After being defeated in Game One of this Series, there is a strong argument that can be made that the Nuggets saved their season in Tuesday Night’s 114-105 victory over the Spurs, for heading to San Antonio down 0-2 would be the least ideal of scenarios for the West’s No. Two Seed. And for nearly all of that affair, it appeared like that would indeed be their fate, but a Fourth Quarter explosion saved their collective hide, and may just hint at things to come. Trailing by as many as Nineteen Points in the Second Quarter and 75-82 heading into the final stanza, Denver finally seemed to figure out what San Antonio was doing to them, and it started with the aforementioned Murray, who absolutely went OFF. 0-of-8 from the field through the first three periods of play, the young Shooting Guard entered the zone, knocking down the litany of opportunities that he missed in Game One, netting 8-of-9 attempts overall, en route to Twenty-Four Points on 8-of-17 shooting (47.1%), including 2-of-3 from downtown (66.7%). All in all, the home side owned the final frame of play, besting the visitors 39-23 over that span. As a team, the hosts fared far better from distance than they did on Saturday Night, draining a much-improved 10-of-24 attempts (41.7%), outscoring the visiting side by Fifteen Points in that regard. They also managed to finally speed up the tempo, besting their counterpart 21-6 in Fast Break Points, representing a major improvement on the zero points that they scored in transition in the Series Opener. Four different players scored in double-figures, with Jokic nearly capturing another Triple-Double (21 PTS, 13 REB, 8 AST), while Harris and Paul Millsap (12.6 PTS, 48.4% FG, 36.5% 3FG, 7.2 REB, 2.0 AST, 1.2 STL, 0.8 BLK, 17.9 PER) accounted for Twenty-Three and Twenty Points respectively, with the former nailing 3-of-6 from three (50.0%), and the latter offering Seven Rebounds, and an Assist, Steal, and Block apiece. The victory snapped a seven-game home losing streak to the Spurs in the Playoffs, who had also defeated them in seven of their previous twelve meetings overall.
Meanwhile, for the twenty-second consecutive year, the Spurs (48-34, 7th in Western Conference) are back in the Playoffs, extending the most obscene of streaks in professional sports in this country. While this particular group is hardly the juggernaut of past incarnations, San Antonio remains a worthy opponent capable of besting more-favored opponents, which was certainly the case in Game One of their First Round Series with the Nuggets. But before we get into that, let’s take a moment to review juts how they got to this point, the Postseason, which has long been their home away from home for over two decades now. Needless to say, the 2018-2019 campaign did NOT get off to a good start, with Gregg Popovich’s charges stumbling out of the gate to a disappointing 11-14 record, marred by injury, particularly in the form of third-year Point Guard Dejounte Murray, who unfortunately tore his ACL shortly before the term began, robbing them of the young man groomed to be their floor general. So Popovich and his Staff had to adjust their strategy early, all the while acclimating DeMar DeRozan (21.2 PTS, 48.1% FG, 15.6% 3FG, 6.0 REB, 6.2 AST, 1.1 STL, 19.6 PER) to the Rotation; San Antonio acquired the All-Star Shooting Guard from the Toronto Raptors in the blockbuster deal that sent the mercurial Kawhi Leonard north of the Border. While some questioned whether or not DeRozan was a proper fit for the Spurs’ efficient attack, Popovich quickly assuaged any and all concerns, by further tailoring the gameplan around the midrange dynamo’s talents. In hindsight, the trade could in all likelihood go down as the best thing to happen to the 29-Year Old’s career; DeRozan enjoyed his most efficient shooting season since he was a Rookie (48.1% FG), while posting career-highs in both Rebounds (6.0) and Assists (6.2). So is it any wonder that he and his new team would settle in and right the proverbial ship? After that initial slow start, they won Twenty-One of their next Thirty Contests, and promptly went 15-8 after the All-Star Break, carrying a good degree of momentum into the Postseason. And that momentum saw them take Game One at Denver in surprising fashion, as Popovich authored a masterclass in coaching, while DeRozan lead a balanced attack that featured five different players in double-figures. As mentioned earlier, the visiting side relentlessly double-teamed Nikola Jokic, forcing the Big to be far more of a facilitator than a scorer, while slowing the pace down and getting back defensively, snuffing out any chances of transition offense for the Nuggets. Despite a rough shooting night (6-of-19 FG, 15 PTS), LaMarcus Aldridge (21.3 PTS, 51.9% FG, 9.2 REB, 2.4 AST, 0.5 STL, 1.3 BLK, 22.9 PER) was instrumental in vexing Jokic, while the aforementioned DeRozan totaled Seventeen Points on 6-of-17 shooting (35.3%), though added Twelve Rebounds, Six Assists, and a Block in the win. While the two All-Star struggled from the field, the rest of the team, quite frankly, did not, with the Supporting Cast knocking down a scorching 28-of-47 attempts overall (59.6%), including 7-of-14 from downtown (50.0%). Veteran Forward Rudy Gay (13.7 PTS, 50.4% FG, 40.2% 3FG, 6.8 REB, 2.6 AST, 0.8 STL, 0.5 BLK, 17.5 PER) had a big night off the bench with Fourteen Points on 6-of-9 shooting (66.7%), including 2-of-3 from deep (66.7%), while Sophomore Point Guard, Derrick White (9.9 PS, 47.9% FG, 33.8% 3FG, 3.7 REB, 3.9 AST, 1.0 STL, 0.7 BLK, 14.8 PER), added Sixteen Points on 7-of-10 shooting (70.0%), with that HUGE Steal of Murray that effectively ended the affair.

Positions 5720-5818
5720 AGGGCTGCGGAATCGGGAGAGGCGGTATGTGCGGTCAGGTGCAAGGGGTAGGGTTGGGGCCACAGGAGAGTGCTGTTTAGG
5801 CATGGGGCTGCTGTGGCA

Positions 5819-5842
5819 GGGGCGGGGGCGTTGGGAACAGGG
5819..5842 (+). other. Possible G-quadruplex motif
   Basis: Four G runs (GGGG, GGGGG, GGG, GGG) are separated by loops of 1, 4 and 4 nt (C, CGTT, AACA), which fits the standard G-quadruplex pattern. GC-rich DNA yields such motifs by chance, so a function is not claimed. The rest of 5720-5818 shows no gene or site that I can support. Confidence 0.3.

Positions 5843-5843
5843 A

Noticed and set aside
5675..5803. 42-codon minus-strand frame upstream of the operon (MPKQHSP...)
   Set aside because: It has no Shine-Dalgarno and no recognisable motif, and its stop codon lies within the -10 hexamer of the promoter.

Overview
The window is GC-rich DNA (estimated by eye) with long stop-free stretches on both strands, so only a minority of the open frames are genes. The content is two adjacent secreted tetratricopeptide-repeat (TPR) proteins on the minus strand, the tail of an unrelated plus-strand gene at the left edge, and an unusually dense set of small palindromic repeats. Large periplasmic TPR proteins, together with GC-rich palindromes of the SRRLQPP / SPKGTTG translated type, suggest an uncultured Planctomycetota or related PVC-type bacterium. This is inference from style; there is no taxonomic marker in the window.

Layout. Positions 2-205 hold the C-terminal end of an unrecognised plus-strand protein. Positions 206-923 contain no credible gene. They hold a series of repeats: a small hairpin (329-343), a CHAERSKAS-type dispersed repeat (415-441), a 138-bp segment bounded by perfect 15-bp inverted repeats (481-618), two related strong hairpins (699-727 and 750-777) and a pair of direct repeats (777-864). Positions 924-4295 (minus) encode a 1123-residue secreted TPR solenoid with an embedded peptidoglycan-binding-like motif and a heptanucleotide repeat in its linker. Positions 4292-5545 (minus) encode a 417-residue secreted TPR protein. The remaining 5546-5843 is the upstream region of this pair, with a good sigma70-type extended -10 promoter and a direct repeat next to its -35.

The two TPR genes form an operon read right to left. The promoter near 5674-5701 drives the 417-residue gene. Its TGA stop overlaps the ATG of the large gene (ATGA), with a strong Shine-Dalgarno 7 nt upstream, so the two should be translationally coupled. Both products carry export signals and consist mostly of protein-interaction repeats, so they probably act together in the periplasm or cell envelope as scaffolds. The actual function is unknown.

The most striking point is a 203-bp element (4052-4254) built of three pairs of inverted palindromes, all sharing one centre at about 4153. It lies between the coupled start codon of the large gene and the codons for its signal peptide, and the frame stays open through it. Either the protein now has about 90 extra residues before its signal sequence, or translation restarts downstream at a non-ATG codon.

Speaking of stealing, for large stretches of their affair on Tuesday Night, it appeared that the Spurs would indeed steal another victory from the Nuggets on the road, which would have made very interesting heading back to Southern Texas. Through two games, this Series has proven to be very much a masterclass taught by Popovich, who has figuratively bent Malone over his knee and taken him to task. Just as they had in Game One, San Antonio slowed the action to a crawl in the second chapter of this story, running up a lead of as many as Nineteen Points in the process. However, unlike their triumph on Saturday Night, they were unable to sustain this strategy over the duration of four quarters, for over time the hosts began to chip away at their lead, before finally tearing the proverbial wall down in the final frame of play. As Denver exploded offensively, San Antonio flatlined, relinquishing Thirty-Nine Points courtesy of the tempo speeding up, which they unwittingly had a hand in, committing Ten Turnovers, which the home side manufactured into Fifteen Points, en route to outscoring them by fifteen in transition. Popovich’s charges shot reasonably well (45.3%), but struggled mightily from beyond the arc where they netted just 5-of-18 attempts (27.8%), with the only real silver lining being their production from the Charity Stripe, calmly knocking down 22-of-25 Free Throws (88.0%). Of course, getting to the Stripe is a great way of controlling tempo, but the majority of those attempts came through the first three stanzas, and not the last. The aforementioned duo of DeRozan and Aldridge carried the Offense, combining for over half (55) of the Spurs’ Points, shooting a cumulative 19-of-39 from the field (48.7%), though the Supporting Cast was largely invisible, connecting on just 20-of-47 from the floor (42.3%), though the aforementioned White put forth another strong showing with Seventeen Points on 7-of-11 shooting (63.6%), Four Rebounds, and a Block. The Series now shifts to AT&T Center, where San Antonio must feel confident that they can take the next two games, owning a stellar 32-9 record, and haven’t lost to Denver since 2012.